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Federal screeners take over at Twin Cities International Airport
All passengers at Minneapolis-St. Paul International Airport are now screened for weapons by federal workers. The change from screeners employed by private firms is part of a government mandate to boost security at the nation's airports by Nov. 19.

Frequent flier Michael Coleman has noticed a change in security at Minneapolis-St. Paul International. He says the screening process is much more intense since federal employees took over.

"Usually they scan you and it beeps, OK. But now they have you take your shoes off, empty your pockets and take your jacket; and every time it beeps they have to pat it down. He (the screener) was explaining to me what he was doing, that even in the private area, I'm going to use the back of my hand, but we have to check it," Coleman said.

The government has imposed two deadlines. First, all airports must have federal employees screening passengers by Nov. 19. Second, airports must be able to scan all bags for explosives by Dec. 31. That means the total number of federal screeners at the international airport will increase tenfold from 85 to 850.

The federal security director for Minneapolis-St. Paul airport, Kenneth Kasprisin, says it's impossible to design a security system that's 100 percent effective without shutting the airport down. But he says the new screening will be a vast improvement from the past.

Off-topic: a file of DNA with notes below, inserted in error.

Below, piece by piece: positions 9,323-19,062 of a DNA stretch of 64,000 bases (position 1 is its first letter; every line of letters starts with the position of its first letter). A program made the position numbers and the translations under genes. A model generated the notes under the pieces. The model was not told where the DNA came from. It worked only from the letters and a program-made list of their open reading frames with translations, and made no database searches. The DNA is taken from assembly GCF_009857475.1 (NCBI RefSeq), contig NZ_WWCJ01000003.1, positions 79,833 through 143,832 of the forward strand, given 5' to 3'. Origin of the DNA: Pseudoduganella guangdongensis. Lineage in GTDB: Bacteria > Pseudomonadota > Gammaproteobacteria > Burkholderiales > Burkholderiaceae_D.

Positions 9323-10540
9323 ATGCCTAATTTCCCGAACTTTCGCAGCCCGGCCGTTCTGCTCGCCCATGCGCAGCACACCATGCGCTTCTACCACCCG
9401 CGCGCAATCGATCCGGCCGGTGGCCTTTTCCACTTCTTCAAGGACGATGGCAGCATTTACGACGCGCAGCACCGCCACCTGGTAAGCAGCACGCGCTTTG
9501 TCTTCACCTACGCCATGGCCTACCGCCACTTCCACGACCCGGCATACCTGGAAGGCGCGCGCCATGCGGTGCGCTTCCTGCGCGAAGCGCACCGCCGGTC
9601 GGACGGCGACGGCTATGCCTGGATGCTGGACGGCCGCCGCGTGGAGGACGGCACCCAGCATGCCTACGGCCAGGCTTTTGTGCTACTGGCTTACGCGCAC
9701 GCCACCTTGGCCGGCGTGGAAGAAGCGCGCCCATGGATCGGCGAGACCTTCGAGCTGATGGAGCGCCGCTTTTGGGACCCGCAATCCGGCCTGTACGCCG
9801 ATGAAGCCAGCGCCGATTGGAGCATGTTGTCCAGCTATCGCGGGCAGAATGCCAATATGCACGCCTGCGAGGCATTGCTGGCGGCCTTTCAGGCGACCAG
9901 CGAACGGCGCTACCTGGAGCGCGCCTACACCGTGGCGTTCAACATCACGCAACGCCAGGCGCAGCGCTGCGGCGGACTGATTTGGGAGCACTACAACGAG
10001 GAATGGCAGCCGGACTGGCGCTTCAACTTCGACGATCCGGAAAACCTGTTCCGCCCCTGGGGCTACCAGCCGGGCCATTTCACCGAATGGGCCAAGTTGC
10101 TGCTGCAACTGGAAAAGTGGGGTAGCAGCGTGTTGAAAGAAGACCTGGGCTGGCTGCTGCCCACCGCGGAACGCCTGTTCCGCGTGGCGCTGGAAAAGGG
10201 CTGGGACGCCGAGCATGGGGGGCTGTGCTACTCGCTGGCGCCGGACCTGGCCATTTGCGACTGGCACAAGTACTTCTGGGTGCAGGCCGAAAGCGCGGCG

"Are they going to get something on of a catastrophic nature to destroy that airplane through there? No, they're not," Kasprisin said. "Are they going to get something on they can commandeer that aircraft? No. Is there going to be small items that are going to come on board? Yes, but how much of a threat is that really?"

To meet the Dec. 31 deadline, airports must install bomb-detecting machines that will test all bags. Some airports such as Baltimore, Dallas and Seattle argue the government's timetable doesn't give them enough time to install thousands of bomb-scanning machines, and hire new screeners to run them. Some larger airports have asked Congress for a year's extension, but that legislation is stalled in the Senate.

Seattle airport spokesman Bob Parker says the new machines, some of which are the size of sport utility vehicles, not only require installation but major airport construction.

"That includes in some cases restressing the floors, building entirely new rooms to do the screening, and even just obtaining the permits to do that on the ambitious schedule is going to be a huge challenge for large airports," said Parker.

Tim Anderson, deputy executive director of operations for the Metropolitan Airport Commission, says the commission anticipated early on that there could be problems and phased-in the changes. He says the airport should make the year's end deadline with help from the Transportation Security Administration or TSA.

"The explosive detection systems and explosive trace detections equipment, some of it is enroute to us now from the TSA. It's their equipment basically. Much of it is in place and will be in place by the end of the year to meet that 100 percent requirement," Anderson said.

In the past, screeners were some of the lowest paid employees at airports. Officials say as a result, turnover was 400 percent a year nationwide. Now screeners' salaries will range between $26,000 and $46,000 per year in hopes of attracting and keeping better qualified workers.

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